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How Silicon Valley's Palantir Wired Washington (politico.com)
143 points by hownottowrite on Aug 14, 2016 | hide | past | web | favorite | 108 comments

I cannot say enough bad things about Palantir. Their technology is worse than the free alternatives and their consultants are not worth the money. They are losing their big commercial customers because of this and now need 'Hail Mary' contracts from the US govt to remain in business.

There is already a lot of information out how bad Palantir is. I hear from friends who work there that the BuzzFeed article on them is accurate. In short, like much in the valley, Palantir financially set up as an unmaintainable pyramid scheme.

One way for them to get out would be to pay Goldman Sachs to get Meg Wittman use HP shareholder money to buy Palantir at face value. This worked for Autonomy - a similar scam 'Big Data' company where the founders got away with it.

>I cannot say enough bad things about Palantir.

I cannot comment about the technology but I sure as hell can at a people level. I was a speaker at a conference where one of the Palantir cofounders gave a keynote. This was a conference organized by college students for their peers. As with all such situations these kids worked incredibly hard and his talk was incredibly disrespectful to that.

If I hadn't been so disgusted I would have thought to record it. Rather than talk about anything relevant to his audience, or frankly anything informative, he told 'stories'. We have all seen that type of talk, but I have never seem one which so blatantly braggadocious about his interactions with this and other country's intelligence branches. I saw it somewhat ironic that for someone who works for Peter Theil the level to which the talk, and his representation of the 'good' the company does was so absolutely and apologetically statist and authoritarian. He talked about who's jet he rode on, who he knew, and other things that seemed simply organized to ensure we knew just how important he was. Several of the stories were overtly misogynistic, and none of them had any useful knowledge about Palintir or working for them. I was sitting with another speaker and we were literally shaking our heads. I felt bad for the organizers and felt the shame he[the speaker] seemed incapable of.

Edit: clarified ambiguous pronoun

This matches my experiences with them and other Peter Thiel funded startups.

This is the kind of Palantir criticism I want to hear more of on HN. Could you flesh it out? What are the open or free alternatives?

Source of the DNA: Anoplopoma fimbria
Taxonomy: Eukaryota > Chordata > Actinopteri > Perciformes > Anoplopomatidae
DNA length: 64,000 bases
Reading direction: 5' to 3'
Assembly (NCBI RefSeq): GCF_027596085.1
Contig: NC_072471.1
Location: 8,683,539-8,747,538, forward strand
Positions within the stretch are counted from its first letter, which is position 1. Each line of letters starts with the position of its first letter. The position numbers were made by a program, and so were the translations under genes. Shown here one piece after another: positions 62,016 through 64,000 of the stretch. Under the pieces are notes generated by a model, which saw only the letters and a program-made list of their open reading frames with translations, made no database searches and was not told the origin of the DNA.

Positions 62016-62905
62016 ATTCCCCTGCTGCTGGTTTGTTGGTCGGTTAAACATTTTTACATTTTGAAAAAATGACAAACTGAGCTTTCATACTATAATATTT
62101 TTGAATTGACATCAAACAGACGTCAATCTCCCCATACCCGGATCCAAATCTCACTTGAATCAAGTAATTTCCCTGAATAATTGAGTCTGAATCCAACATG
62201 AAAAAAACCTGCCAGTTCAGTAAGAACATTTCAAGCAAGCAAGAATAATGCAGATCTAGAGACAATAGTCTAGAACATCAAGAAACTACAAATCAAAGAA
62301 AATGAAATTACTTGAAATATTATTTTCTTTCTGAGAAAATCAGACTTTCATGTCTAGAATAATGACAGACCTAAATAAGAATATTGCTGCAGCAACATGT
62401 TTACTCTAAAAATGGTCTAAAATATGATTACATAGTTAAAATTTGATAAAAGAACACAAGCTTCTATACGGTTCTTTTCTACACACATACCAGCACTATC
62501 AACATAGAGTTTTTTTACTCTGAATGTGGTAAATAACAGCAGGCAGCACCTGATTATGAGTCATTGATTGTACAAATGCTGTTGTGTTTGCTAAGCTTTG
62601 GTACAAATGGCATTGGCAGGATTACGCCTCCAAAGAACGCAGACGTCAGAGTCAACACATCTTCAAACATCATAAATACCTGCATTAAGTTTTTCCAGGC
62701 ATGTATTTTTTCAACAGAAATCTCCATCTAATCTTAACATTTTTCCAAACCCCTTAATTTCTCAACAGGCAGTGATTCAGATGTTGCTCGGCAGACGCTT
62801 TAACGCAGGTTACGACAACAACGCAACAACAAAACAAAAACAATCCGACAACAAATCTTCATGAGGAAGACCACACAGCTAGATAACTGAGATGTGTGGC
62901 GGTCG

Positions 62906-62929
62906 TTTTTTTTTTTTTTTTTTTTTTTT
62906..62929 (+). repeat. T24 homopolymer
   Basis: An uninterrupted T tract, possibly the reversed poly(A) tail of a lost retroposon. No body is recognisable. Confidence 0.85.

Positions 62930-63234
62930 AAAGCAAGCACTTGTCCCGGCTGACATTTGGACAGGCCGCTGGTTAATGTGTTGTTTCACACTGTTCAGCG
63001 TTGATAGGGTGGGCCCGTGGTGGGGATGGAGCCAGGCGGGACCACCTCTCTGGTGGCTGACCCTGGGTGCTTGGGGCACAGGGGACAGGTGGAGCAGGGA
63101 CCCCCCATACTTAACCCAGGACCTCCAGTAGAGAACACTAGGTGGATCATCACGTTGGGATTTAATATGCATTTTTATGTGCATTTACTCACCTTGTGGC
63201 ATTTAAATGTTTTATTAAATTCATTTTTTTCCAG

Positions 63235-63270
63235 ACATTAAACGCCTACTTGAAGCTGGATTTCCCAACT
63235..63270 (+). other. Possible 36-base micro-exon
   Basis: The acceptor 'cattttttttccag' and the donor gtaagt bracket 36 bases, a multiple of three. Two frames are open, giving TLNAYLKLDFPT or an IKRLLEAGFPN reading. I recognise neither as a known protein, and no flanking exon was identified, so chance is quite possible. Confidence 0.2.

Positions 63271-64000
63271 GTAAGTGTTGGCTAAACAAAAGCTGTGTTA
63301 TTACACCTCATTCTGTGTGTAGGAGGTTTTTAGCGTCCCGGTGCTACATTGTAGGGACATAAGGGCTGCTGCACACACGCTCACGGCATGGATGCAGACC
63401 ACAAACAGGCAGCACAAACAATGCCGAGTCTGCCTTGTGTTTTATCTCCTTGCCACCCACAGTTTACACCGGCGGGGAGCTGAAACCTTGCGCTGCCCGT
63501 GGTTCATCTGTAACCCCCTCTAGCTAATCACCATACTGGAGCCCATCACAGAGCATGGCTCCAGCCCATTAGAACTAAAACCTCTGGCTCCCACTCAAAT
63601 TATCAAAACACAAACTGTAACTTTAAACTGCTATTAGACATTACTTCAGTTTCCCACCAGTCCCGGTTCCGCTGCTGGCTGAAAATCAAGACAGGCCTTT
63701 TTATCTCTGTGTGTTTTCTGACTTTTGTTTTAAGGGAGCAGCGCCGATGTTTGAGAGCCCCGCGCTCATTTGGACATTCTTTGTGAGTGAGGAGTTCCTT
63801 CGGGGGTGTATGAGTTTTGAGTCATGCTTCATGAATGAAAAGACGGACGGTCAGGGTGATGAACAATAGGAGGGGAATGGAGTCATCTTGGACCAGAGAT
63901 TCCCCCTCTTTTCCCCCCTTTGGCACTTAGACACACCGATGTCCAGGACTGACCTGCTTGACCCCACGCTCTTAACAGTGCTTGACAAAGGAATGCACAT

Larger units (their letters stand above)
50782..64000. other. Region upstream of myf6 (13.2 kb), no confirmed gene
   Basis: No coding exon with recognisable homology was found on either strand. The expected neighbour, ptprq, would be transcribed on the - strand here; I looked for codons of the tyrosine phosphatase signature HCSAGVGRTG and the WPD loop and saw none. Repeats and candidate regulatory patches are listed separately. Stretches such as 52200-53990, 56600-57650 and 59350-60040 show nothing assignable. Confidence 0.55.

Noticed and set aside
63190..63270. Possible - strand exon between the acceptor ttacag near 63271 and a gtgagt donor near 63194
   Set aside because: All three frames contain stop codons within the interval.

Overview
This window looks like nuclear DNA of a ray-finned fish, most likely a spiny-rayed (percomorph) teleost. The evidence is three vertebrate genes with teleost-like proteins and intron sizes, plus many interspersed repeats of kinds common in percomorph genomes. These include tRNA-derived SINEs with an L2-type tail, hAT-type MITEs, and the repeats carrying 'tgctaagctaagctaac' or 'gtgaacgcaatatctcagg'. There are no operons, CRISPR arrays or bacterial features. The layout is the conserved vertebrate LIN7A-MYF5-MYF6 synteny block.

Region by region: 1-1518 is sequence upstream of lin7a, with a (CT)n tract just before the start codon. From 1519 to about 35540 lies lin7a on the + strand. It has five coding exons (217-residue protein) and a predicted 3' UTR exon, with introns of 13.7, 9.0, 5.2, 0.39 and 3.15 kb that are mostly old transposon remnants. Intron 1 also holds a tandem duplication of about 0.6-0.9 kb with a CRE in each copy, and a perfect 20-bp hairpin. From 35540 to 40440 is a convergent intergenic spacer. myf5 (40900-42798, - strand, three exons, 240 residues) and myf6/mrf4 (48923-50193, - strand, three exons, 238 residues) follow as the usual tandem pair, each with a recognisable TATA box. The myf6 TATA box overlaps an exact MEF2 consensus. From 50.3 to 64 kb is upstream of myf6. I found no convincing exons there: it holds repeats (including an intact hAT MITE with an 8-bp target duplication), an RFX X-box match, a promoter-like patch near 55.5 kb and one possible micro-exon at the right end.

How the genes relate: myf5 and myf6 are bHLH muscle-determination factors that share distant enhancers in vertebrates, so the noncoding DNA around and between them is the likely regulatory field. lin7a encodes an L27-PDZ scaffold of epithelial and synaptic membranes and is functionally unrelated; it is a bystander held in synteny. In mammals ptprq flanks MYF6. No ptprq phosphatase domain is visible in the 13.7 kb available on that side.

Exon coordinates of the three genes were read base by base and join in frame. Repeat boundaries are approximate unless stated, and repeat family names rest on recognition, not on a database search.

Sure, I'll give a few examples.

A guy from BP told me in 2013 that they forked iPython, replaced all iPython references with Palantir and tried to sell it to them for $500K p.a.

For me; back in the day (2010) they were less secretive about their technology which was essentially an ontological reasoner. This was pre the Big Data hype boom - and AFAIK Palantir has never been about Big Data. Ontological reasoners have problems that prevent them from scaling or generalizing so they generally fail. Due to a long long history of failing ontological systems have a very bad name. But they look good for guided demos and has a ton of academic backing so it's easy to sell - as long as you call it something else - which is what they did. So if you want to use ontologies a better open source alternative software is Protege. But for the problems Palantir targets I'd recommend using standard machine learning technology where all the good stuff is open sourced.

As an aside, Peter Thiel also helped found Quid. A start-up that ripped off the Gephi layout engine and charges people $20K p.a. a seat. They've since rebuilt it but like Palantir it's still not solving people's problem and they've evolved into a consulting firm.

They apparently say it right here about the ontology approach:


That's especially hilarious given that approach's failures are what led to investment in machine learning in the first place. Such approaches tend to assume precise information, variables, and rules about the world. Most problems Palantir wants to address... the hard ones... are imprecise with hidden variables/relationships. The machine learning techniques did very well on those kind of mess problems. So, research shifted.

If Palantir is using ontologies for that stuff, then that would certainly be a sign for buyers to run. I still encourage academics to look into such approaches with probabilistic, simple methods in case any advances come up. Fuzzy logic was main one in my day. Just stumbled on a claim today a drone AI did human-level performance using that. Some corroboration for R&D in underdog solutions but not production apps. Haha.

Huh, so they are open about it now. They definitely were not when I talked to them. I guess enough time has passed that people have forgotten the hard won lessons of the past.